The Calomel treatment of dysentery, formerly so much in vogue, has of late years been much modified; the scruple doses of the mineral advocated by Annesley, Johnson, &c, having been entirely abandoned. "In acute uncomplicated cases,'' observes Sir R. Martin, "a moderate bleeding from the arm, followed by a full dose of Calomel (gr. x.) and James's Powder, or Ipecacuanha (gr. x.), given at bed-time; a warm bath or hot fomentations to the abdomen; a morning aperient, followed during the day by sudorifics conjoined with diuretics; a moderate use of demulcent drinks, allowing no other sustenance, will, in a very few days, bring about convalescence " It must, however, be admitted that the majority of cases will not yield to this simple treatment; under which circumstances further measures must be had recourse to. For many years I used with advantage Mr. Annesley's formula: - Pil.Hydrarg. gr. ij. - iij., Pulv. Ipecac. Rad. gr. j. - ij., Opii gr. 1/4 - 1/2, M., ft. pil. 4tis vel 5tis horis sumend. Incipient soreness of the mouth was always taken as an indication of the remedy having been carried far enough. A good formula has also been proposed by Dr. Stewart:* Calomelas gr. 1/2, MorphiAe gr. 1/4, QuiniAe Sulph. gr. ij., M., ft. pil. 2dis vel 3tiis horis sumend. Further experience has, however, shown me, as it has done others, that Dysentery can, and has been cured without Mercury in any form; and that when employed, its use (except as an occasional aperient) is limited to the first or early stage, when inflammation of the mucous intestinal membrane exists. After ulceration is established, no good can be expected from this remedy. Opium and Ipecacuanha, either alone or combined, followed by mineral astringents, are then chiefly to be relied upon. In the asthenic forms of Dysentery, especially in the scorbutic form, Mercury should never be employed. Perfect rest in a recumbent position, a spare, farinaceous diet, a flannel bandage round the abdomen, leeches to the verge of the anus, and anodyne enemata, are accessories which should never be neglected. When aperients are required, the mildest, as Castor Oil, Sulphur and Cream of Tartar, or Rhubarb and Magnesia, should be employed. The "Ipecacuanha treatment," lately re-introduced by Mr. Docker, promises to supersede the mercurial and other modes of treatment.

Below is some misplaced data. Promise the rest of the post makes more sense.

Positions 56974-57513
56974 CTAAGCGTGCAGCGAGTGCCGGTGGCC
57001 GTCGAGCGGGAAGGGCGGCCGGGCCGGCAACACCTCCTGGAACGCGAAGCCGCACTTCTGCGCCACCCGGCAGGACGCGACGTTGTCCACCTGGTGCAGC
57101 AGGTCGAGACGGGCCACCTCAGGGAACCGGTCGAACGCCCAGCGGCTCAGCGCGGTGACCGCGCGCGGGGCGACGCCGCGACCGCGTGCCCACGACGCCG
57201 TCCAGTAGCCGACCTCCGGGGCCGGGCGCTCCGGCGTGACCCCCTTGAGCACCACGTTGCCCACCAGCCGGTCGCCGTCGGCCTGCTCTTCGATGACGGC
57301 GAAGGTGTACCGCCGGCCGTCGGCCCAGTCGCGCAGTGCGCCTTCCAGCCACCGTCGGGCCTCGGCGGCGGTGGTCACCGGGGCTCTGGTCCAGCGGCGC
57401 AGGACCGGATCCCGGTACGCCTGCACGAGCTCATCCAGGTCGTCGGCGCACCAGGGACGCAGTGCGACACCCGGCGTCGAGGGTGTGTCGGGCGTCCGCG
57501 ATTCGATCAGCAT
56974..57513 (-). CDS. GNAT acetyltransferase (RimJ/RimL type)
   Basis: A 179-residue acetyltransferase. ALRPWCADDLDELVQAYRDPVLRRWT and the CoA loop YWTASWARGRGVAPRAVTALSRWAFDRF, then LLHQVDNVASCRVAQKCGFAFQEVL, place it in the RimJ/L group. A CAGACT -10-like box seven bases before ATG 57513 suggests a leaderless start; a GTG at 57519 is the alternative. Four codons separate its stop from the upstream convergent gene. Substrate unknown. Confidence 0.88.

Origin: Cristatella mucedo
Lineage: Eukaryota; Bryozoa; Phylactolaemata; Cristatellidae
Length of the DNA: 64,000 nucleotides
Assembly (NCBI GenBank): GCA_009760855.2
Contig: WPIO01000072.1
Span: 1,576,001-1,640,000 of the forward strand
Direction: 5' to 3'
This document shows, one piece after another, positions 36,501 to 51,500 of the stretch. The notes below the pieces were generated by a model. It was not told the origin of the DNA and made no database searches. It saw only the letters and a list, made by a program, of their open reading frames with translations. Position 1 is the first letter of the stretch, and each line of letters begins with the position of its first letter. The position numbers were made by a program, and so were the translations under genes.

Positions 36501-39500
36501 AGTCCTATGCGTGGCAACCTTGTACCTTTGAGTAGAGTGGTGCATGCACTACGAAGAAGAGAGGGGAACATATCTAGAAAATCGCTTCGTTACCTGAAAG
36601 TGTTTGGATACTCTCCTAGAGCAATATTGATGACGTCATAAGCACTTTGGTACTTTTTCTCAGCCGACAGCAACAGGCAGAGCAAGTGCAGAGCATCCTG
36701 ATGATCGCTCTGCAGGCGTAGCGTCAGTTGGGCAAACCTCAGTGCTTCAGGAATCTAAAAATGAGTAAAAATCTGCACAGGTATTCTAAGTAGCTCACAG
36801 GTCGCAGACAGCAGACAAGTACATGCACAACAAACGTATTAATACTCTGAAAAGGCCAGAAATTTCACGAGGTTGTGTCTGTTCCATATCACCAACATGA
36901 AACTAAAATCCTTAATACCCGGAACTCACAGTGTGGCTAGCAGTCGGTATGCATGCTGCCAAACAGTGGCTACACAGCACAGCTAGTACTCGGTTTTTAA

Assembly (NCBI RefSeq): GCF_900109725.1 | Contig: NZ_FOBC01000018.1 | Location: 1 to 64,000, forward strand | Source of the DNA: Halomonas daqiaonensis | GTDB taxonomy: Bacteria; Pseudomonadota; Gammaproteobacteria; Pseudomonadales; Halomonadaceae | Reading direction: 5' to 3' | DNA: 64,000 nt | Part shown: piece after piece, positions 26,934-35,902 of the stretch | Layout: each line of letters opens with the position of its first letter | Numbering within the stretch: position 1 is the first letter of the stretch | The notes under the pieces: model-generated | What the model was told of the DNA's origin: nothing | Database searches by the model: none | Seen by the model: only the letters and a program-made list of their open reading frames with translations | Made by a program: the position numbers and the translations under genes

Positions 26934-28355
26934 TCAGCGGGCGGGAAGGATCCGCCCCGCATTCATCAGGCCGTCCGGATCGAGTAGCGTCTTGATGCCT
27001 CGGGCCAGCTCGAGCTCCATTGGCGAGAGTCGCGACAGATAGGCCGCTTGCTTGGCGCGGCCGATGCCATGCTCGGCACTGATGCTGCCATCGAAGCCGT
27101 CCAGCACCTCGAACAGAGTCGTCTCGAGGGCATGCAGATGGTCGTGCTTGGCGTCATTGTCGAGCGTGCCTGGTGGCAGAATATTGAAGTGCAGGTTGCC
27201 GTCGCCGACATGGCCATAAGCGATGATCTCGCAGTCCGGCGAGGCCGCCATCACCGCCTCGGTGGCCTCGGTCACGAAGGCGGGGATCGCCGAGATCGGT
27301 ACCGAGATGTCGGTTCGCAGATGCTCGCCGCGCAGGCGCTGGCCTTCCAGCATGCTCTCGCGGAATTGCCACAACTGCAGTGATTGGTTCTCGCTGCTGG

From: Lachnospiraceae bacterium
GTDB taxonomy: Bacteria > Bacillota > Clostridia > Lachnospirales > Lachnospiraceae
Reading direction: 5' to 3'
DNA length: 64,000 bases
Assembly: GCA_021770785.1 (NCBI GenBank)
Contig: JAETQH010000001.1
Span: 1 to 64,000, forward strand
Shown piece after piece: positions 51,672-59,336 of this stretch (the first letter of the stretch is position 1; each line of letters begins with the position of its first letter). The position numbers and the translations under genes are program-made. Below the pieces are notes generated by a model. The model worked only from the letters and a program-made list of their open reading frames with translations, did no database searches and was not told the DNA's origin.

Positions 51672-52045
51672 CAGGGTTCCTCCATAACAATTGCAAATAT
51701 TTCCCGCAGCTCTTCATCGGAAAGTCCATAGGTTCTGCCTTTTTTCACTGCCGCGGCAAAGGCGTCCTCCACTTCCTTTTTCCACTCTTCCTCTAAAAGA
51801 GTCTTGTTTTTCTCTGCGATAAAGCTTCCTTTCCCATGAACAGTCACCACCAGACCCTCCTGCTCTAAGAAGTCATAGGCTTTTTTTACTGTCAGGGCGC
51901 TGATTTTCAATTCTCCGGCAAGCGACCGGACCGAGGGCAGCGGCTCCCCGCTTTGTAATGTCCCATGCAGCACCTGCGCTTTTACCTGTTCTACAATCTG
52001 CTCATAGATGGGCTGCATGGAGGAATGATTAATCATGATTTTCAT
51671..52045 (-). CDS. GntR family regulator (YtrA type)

* Indian Lancet, Feb. 15, 1861. On the Influence of Tropical Climates.
Influence of Tropical Climates, Ed. 1861, p. 441.
1408. In Hepatic Dysentery, Mercury in any form requires to be given with the greatest caution, and never so as to affect the system. Here the Iodide of Potassium, or the Nitro-Hydro-chloric Acid, internally and externally, offer the best chances of success.
1409. In Chronic Dysentery dependent upon Ulceration of the Intestines, Mercury is rarely either advisable or admissible, unless there is reason to suspect hepatic derangement, when it should be given in small alterative doses, and not with a view of obtaining the specific action of the mineral on the system. In these cases, the metallic tonics, but particularly the Nitrate of Silver, are productive of far greater benefit than can be obtained by any of the salts of Mercury. (See Argenti Nitras.)